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LearnerRider

Joined:

May 12

Posts: 111

LearnerRider says:

Rusty nuts and bolts

Hi I have some rusty nuts and bols on my scooter that I want to try and clean up a bit. Any solutions that will remove this?

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  • Posted 2 years ago (05 November 2012 17:02)

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smoto5

Joined:

Mar 09

Posts: 4548

smoto5 says:

Cheapest and quickest

solution would be go to the car accessories shop or a well stocked bike shop and get suitable rust treatment chemicals, some will just paint over the surface neutralising and stopping further corrosion and can also be painted over in a desired colour, some will strip the rust off AND the plating to bare metal and may also eat away at any alloy and some other metals, so make sure you get suitable ones! and protective gear, gloves etc. read the labels before buying! 

If going down the route of using stainless and alloy fasteners, they MUST be of a suitable grade of material, inner casings like crankcases need higher tensile bolts, outer casings without loadings are less critical, but even there that may depend on what else is bolted to a scooters casings, some of it forms part of the chassis in effect. Also you may require sutable greases to fit the bolts, stainless is notorious for having rougher surface on threads, causing more difficulty in  achieving correct torque settings, titanium bolts also require specific greases as well. There is also galvanic action or electrolytic corrosion to consider between dis-similar materials, another reason for the grease, this is accelerated if you are riding in winter with the salty roads. 
Finally, do not use aluminium alloy bolts on safety related items like brake caliper and brake lever mounts, use steel, stainless steel, or titanium of high  tensile specification. 

Tabasco, are non of your bolts sent for plating, galvanising, sheradising, anodising, or any of the other processes suitable for different materials? how long do they last? are they being regularly re-covered in grease and oil? or are they in constant immersion in non corrosive fluids? or are we talking huge nuts (lol) and bolts on bridges with repeated paint or other coatings? :hmmm:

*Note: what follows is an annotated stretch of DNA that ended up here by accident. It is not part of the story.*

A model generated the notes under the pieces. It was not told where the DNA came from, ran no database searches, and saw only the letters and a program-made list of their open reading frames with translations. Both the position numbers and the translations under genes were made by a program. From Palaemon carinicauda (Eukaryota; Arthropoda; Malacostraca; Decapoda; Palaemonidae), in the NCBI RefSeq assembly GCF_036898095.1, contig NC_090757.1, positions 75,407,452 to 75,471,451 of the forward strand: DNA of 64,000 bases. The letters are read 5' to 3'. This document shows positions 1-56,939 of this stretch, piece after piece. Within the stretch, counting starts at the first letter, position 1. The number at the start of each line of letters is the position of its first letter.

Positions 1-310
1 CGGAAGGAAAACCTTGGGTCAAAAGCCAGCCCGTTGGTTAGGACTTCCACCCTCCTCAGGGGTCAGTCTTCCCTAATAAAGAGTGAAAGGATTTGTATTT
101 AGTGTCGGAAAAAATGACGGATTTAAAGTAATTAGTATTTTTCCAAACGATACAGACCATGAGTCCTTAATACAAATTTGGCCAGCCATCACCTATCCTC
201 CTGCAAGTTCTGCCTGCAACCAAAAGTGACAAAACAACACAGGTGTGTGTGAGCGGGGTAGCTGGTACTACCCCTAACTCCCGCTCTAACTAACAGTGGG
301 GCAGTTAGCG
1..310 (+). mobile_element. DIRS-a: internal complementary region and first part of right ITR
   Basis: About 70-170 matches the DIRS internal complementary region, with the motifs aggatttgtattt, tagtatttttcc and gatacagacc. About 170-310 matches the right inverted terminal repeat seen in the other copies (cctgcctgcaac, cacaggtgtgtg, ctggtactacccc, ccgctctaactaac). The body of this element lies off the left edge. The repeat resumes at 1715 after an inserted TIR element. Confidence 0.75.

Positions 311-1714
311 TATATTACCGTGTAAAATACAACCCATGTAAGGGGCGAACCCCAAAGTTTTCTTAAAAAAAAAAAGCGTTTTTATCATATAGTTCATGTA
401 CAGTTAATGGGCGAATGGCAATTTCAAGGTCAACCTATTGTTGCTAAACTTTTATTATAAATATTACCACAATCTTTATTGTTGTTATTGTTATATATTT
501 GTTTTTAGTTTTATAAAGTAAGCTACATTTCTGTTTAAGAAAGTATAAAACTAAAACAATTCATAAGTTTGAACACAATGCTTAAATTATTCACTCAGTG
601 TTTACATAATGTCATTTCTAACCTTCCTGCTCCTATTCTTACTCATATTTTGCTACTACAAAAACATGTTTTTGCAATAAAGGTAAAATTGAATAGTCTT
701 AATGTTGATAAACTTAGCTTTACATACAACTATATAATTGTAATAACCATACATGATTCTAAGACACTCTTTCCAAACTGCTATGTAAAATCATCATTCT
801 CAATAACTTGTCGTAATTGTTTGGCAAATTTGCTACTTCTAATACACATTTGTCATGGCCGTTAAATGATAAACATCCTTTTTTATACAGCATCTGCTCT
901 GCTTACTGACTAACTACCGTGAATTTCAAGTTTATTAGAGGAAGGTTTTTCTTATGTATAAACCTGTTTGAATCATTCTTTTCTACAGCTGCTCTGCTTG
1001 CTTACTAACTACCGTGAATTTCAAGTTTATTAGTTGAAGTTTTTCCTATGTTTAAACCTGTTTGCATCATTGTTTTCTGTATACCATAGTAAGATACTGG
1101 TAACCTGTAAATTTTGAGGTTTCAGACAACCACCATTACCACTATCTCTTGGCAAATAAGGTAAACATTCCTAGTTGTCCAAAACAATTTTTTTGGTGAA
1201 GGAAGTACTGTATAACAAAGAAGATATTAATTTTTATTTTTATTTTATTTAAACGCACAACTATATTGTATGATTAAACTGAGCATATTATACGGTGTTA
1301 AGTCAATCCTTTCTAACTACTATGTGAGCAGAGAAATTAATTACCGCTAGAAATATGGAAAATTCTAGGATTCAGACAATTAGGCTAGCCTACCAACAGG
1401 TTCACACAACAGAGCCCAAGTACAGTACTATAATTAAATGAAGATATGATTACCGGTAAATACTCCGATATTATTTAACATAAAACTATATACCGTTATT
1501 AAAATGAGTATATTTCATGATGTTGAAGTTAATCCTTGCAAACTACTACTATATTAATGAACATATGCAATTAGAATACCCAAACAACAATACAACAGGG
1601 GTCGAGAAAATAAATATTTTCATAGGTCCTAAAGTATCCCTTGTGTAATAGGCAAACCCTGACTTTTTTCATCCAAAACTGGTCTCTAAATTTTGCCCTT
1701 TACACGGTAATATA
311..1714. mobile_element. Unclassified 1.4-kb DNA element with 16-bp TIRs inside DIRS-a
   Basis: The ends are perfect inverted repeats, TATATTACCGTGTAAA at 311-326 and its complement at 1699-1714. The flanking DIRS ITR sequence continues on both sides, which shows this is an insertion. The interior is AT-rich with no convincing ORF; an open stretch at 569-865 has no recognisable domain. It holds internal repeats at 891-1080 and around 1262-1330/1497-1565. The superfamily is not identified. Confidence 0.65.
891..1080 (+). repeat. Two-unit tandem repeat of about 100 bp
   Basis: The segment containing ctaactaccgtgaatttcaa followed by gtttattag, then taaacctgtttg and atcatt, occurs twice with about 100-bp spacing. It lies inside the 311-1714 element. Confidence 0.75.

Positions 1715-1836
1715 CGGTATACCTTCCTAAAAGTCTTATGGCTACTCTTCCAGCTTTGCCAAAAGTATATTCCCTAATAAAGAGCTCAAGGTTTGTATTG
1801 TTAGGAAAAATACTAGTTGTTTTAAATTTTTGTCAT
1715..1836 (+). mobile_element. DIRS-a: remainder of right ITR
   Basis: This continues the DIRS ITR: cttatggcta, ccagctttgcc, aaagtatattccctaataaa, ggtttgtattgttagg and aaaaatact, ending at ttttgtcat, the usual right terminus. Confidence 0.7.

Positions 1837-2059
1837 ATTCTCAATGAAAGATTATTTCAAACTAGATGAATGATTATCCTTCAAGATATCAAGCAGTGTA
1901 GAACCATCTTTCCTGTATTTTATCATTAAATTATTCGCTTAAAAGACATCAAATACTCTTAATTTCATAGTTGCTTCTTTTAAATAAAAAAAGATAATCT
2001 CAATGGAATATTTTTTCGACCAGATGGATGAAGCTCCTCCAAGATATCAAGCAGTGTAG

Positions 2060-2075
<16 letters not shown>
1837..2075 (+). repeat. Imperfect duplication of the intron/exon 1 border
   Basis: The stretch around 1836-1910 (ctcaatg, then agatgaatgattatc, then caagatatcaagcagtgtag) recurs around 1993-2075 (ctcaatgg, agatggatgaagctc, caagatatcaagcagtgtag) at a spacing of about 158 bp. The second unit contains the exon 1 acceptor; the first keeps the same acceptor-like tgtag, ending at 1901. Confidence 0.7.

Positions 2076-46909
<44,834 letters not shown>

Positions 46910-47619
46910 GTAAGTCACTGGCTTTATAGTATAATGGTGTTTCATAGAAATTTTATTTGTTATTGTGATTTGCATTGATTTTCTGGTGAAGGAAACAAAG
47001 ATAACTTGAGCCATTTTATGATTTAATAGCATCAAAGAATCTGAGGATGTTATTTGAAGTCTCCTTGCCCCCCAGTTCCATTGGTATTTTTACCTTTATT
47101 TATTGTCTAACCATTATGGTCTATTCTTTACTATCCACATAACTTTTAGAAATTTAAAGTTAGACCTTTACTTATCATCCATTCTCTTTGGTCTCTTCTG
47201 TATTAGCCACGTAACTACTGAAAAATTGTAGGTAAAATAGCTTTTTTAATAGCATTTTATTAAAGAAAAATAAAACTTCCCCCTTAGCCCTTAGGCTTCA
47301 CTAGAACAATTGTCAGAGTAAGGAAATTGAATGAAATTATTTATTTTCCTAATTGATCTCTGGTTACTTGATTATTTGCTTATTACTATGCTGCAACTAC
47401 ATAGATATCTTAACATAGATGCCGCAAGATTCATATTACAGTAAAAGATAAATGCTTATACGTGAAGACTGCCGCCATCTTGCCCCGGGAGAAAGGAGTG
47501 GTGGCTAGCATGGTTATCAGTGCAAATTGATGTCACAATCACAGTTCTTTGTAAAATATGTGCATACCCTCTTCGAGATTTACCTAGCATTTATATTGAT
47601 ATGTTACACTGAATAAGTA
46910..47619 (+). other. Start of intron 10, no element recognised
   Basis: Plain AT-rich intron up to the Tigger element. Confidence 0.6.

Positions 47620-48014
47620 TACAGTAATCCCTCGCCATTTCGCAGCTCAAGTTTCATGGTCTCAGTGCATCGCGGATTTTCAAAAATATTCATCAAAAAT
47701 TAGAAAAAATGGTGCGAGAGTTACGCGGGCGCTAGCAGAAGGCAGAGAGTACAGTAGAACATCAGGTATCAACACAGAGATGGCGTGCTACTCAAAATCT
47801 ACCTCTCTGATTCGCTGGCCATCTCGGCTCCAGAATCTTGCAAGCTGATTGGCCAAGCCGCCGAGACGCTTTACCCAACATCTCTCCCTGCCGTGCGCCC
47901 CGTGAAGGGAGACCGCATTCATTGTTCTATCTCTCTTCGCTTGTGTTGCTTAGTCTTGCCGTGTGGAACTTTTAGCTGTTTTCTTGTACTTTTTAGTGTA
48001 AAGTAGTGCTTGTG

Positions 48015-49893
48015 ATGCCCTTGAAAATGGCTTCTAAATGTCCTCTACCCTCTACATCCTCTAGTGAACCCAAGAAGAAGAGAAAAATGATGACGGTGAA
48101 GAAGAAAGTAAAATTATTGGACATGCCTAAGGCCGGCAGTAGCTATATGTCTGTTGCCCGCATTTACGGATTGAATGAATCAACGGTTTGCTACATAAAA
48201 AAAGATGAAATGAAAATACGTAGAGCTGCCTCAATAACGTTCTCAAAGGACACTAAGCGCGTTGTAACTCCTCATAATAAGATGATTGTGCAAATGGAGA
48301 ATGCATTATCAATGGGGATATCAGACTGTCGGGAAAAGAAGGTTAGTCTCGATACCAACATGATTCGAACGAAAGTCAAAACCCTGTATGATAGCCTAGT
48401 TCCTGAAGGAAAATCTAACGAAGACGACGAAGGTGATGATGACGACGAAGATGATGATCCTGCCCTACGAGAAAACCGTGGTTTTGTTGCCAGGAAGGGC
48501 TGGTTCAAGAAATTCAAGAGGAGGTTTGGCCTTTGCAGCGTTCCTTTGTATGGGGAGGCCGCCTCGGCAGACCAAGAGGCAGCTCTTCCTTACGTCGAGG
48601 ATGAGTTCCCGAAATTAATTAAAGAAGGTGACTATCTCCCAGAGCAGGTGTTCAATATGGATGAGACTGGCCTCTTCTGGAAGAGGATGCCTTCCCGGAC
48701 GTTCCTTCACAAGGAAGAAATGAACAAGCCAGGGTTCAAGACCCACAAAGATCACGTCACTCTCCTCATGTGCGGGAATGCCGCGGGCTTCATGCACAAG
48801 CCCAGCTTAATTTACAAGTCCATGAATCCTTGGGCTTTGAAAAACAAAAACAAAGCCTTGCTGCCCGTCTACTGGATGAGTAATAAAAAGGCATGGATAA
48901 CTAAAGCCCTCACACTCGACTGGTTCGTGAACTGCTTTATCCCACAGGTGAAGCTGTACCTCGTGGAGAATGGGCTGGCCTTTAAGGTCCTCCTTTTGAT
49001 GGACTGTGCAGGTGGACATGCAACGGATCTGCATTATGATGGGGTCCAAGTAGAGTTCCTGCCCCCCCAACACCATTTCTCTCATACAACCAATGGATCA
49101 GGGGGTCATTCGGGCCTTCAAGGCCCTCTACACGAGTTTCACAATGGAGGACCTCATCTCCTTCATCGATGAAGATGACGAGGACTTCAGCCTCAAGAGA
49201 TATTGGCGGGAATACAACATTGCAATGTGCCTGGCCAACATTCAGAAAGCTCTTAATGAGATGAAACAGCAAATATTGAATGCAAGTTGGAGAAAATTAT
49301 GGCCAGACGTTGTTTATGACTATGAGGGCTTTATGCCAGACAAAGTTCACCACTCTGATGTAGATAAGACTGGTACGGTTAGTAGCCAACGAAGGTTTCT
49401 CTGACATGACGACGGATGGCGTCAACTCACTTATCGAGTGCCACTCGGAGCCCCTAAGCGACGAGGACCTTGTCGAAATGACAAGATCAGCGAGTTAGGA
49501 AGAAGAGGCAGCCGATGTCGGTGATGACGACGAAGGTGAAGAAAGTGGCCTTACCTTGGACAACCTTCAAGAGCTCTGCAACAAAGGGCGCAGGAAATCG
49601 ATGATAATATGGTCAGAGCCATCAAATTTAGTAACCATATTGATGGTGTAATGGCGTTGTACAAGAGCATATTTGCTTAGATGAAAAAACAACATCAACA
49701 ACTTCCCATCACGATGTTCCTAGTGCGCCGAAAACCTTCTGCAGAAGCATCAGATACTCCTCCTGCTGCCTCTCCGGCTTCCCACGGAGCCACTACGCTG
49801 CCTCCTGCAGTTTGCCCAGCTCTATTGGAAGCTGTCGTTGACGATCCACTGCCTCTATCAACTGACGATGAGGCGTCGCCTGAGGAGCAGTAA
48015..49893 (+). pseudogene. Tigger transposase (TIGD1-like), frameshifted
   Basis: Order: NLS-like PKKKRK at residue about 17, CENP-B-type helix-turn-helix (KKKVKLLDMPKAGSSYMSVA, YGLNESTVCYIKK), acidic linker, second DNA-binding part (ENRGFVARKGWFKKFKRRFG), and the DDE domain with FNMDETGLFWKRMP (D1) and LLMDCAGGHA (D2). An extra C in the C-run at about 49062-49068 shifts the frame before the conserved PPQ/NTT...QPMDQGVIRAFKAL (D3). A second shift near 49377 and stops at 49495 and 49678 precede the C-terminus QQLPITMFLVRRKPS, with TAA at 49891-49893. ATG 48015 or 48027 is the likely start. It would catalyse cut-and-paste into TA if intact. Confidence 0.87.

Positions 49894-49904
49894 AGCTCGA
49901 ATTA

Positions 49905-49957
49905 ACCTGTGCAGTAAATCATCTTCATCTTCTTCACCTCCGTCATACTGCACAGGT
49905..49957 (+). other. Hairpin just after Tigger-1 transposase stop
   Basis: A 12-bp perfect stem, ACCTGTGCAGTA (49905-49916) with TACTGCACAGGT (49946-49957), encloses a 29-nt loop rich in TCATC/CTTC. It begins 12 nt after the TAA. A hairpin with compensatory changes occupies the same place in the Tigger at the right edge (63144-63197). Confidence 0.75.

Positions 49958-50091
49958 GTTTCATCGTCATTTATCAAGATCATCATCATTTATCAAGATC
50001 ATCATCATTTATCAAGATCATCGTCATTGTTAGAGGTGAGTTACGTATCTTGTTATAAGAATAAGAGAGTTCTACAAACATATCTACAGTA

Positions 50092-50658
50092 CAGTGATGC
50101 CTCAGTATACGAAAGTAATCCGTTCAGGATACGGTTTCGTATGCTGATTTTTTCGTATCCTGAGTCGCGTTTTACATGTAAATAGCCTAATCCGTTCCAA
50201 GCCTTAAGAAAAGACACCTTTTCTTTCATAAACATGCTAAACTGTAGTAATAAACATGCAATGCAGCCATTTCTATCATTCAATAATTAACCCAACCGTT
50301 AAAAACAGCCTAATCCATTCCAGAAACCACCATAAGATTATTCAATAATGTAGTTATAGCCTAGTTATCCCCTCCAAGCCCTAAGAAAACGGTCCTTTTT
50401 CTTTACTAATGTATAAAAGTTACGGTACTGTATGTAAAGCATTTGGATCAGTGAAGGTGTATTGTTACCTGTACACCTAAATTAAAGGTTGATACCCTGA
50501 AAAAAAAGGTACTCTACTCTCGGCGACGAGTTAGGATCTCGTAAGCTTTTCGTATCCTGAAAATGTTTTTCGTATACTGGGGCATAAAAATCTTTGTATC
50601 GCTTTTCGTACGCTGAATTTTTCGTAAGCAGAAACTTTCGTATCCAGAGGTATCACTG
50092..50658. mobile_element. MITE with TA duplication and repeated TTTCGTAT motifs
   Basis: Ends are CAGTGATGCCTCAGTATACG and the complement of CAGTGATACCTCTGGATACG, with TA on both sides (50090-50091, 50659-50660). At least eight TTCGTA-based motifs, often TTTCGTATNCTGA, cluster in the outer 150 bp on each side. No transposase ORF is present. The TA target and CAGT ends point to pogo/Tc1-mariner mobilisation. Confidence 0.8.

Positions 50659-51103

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KrismusSikpunz

Joined:

Mar 12

Posts: 1286

High tensile bolts

are not plated.

 

But I'm sure you are aware of that.

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smoto5

Joined:

Mar 09

Posts: 4548

smoto5 says:

I presume you are addressing me,

Mr Sikpunz/Mr Krismus (not sure which might be your family name as I know not what religion you may be or from where in the world, sounds foreign to me anyway)

Anyhow, you can in fact have plated high tensile bolts, although electroplating runs a high risk of the resultant hydrogen embrittlement causing failure, this would of course be very dependant on which particular plating process and for how long, incidentally acid cleaning, particularly long term soaking methods will also give rise to similar problems (some unpleasant chemicals are used in electroplating and the electric currents contribute to accelerating those effects) but it is possible, varying subsequent heat processes can be used to minimise the resultant effects.

Also there are varying hot dip processes possible which avoid those problems (have a look at wire mesh livestock fences, which use tensile wire and galvanising)

It is also possible to mechanically plate components using fine powdered metals to coat the items, and various heat treatment processes also impart a certain level of corrosion protection, there's a whole array of possibilities, and some processes have fallen into disuse on cost or complexity or time grounds.

Besides all this, I never actually specified any particular treatment on any particular material in the first place , did I? :hmmm:

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KrismusSikpunz

Joined:

Mar 12

Posts: 1286

Wire brush..........

and silver paint.

 

From a distance, it'll be fine.

 

And much safer than removing all those fasteners.

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